Cooking Dandelion Greens

I was so excited when I saw dandelion greens in the local MarketFresh Dandelion Greens Basket this weekend! These are a terrific leafy green that you should be eating as they are rich in minerals, super high in vitamins, have potassium and manganese and lots of other good-for-you nutrients. Bonus? If you have a “clean yard” meaning you don’t use any chemicals, you probably have an abundance of these greens in your own back acre!

As we are renting a place for the next few months, I don’t have access to those “pesky dandelions” so I was happy to see they are available at my local supermarket. One thing to know about dandelion greens is that they are bitter. The younger greens tend to be less bitter but then you are gathering little greens all over your yard. Most often the ones you see picked are the larger greens that make it easier for you to cook and eat. I do know lots of folks that eat raw dandelion greens. The trick they tell me is that they chop them up into small pieces and mix them with sweeter greens for salads.

We, however, like them cooked and treat them like a bitter bunch of Swiss chard. Meaning, we eat the whole stem and green parts (some folks say the white of the stem is something to discard). The way to cook dandelion greens is to make sure you remove some of the bitterness first.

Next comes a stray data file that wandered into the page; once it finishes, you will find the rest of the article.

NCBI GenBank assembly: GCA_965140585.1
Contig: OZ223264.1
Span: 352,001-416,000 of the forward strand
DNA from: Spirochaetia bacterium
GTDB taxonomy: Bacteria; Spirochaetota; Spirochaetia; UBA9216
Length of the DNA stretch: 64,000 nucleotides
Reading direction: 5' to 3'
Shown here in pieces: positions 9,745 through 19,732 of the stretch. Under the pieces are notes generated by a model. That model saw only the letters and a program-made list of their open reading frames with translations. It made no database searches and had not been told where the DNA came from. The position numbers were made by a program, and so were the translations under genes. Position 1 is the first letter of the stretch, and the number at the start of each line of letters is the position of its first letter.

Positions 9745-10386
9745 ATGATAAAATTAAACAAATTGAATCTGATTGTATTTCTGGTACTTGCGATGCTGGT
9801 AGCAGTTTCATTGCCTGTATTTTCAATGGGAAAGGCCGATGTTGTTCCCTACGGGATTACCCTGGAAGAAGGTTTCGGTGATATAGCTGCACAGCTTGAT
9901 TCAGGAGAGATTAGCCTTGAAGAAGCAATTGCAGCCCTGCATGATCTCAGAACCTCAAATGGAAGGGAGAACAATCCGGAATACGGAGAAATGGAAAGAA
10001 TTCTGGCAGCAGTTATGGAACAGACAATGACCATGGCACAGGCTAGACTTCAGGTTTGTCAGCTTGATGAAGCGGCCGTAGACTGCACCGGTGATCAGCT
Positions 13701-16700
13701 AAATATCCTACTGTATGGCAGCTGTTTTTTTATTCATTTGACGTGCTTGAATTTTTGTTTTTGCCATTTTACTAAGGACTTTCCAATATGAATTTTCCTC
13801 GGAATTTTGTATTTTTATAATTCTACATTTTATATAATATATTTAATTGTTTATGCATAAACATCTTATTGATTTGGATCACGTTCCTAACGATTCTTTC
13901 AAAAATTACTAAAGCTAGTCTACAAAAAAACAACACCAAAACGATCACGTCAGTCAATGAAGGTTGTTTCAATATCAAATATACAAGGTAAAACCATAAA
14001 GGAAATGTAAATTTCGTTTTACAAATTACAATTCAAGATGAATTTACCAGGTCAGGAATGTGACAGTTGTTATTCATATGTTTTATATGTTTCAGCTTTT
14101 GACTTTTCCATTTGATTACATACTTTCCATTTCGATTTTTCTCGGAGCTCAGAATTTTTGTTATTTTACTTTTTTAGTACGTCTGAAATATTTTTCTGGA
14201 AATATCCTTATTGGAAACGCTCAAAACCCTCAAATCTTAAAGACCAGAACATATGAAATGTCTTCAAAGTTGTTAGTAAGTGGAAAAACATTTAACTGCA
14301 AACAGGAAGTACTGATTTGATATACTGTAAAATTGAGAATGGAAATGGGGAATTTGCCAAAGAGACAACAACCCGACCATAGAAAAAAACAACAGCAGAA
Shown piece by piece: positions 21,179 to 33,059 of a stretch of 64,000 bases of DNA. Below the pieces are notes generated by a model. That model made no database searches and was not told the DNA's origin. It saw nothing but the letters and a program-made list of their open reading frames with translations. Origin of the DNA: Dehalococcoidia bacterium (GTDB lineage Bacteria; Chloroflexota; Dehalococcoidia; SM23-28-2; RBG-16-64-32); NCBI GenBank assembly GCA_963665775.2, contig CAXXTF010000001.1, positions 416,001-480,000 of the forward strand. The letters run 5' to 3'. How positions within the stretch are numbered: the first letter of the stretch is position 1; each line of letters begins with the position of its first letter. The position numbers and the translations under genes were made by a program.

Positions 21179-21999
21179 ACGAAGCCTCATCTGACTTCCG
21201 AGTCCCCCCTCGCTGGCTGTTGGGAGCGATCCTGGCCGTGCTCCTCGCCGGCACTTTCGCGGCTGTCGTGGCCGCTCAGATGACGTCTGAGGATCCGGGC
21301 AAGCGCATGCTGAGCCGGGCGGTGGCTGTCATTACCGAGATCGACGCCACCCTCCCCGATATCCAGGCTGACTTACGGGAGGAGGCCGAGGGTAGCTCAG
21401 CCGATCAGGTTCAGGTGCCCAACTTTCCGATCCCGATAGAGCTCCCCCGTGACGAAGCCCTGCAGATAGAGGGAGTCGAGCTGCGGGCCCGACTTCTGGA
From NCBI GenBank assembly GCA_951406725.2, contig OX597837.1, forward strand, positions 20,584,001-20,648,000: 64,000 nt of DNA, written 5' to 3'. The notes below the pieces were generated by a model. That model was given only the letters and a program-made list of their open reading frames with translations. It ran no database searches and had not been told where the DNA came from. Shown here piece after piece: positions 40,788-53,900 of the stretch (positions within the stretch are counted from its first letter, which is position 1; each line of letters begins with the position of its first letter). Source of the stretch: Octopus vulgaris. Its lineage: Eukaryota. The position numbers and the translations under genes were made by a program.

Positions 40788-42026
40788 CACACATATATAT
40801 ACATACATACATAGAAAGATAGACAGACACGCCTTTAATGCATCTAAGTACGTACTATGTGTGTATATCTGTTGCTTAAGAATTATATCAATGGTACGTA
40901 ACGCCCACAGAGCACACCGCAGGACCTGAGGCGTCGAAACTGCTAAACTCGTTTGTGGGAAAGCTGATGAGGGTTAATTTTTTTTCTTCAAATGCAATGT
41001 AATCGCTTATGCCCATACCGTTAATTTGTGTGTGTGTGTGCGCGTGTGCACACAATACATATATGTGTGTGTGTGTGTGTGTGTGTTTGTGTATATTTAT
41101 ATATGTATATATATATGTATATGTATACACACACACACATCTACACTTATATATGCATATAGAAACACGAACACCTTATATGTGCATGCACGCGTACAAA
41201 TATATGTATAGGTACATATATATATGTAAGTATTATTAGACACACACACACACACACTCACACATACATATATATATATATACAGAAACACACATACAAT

The first step in the cooking process is to bring a large pot of water with a teaspoon or two (we like the extra salt as we feel it helps remove more of the bitterness) of salt to boil. Lay the washed dandelion greens in the pot once it is boiling and then you will want to let those greens continue to boil for approximately 15 minutes.

Cooking Dandelion Greens

The greens will be wilted but still bright in color. Once they are boiled, remove the greens and drain well or pat dry on towels. At this stage you can either keep them whole or chop for easier cooking and eating. We like to keep them whole. My husband spears an end and twirls it up like spaghetti!

Boiled Dandelion Greens

To cook them further in an easy way, we stir fry them. To do that, in a pan, melt two tablespoons of butter. Add the greens and cook for 10-15 minutes.

Stir Fry Dandelion Greens

We like to add other veggies for a side dish or add even more veggies and some sliced cooked chicken breast for a fantastic stir-fry meal.

Chicken and Stir Fry Dandelion Greens

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2 responses to “Cooking Dandelion Greens”

  1. Judy @ NewEnglandGardenAndThread says :

    My grandmother use to cook them, and I always thought they tasted a little stronger than spinach so I guess she knew the trick to remove some of the bitterness. I’ve never tried them myself, but yours certainly look good. 🙂

    • vermontfarmheart says :

      They do have a stronger earthy and slightly bitter taste, kind of in the same taste profile of brussel sprouts, collard greens, and even some lettuce like arugula. If you add a little butter, salt, pepper and get some of the bitterness out by boiling first, you may grow to really like them. I hope you give them a try this spring! The dandelion’s are everywhere!

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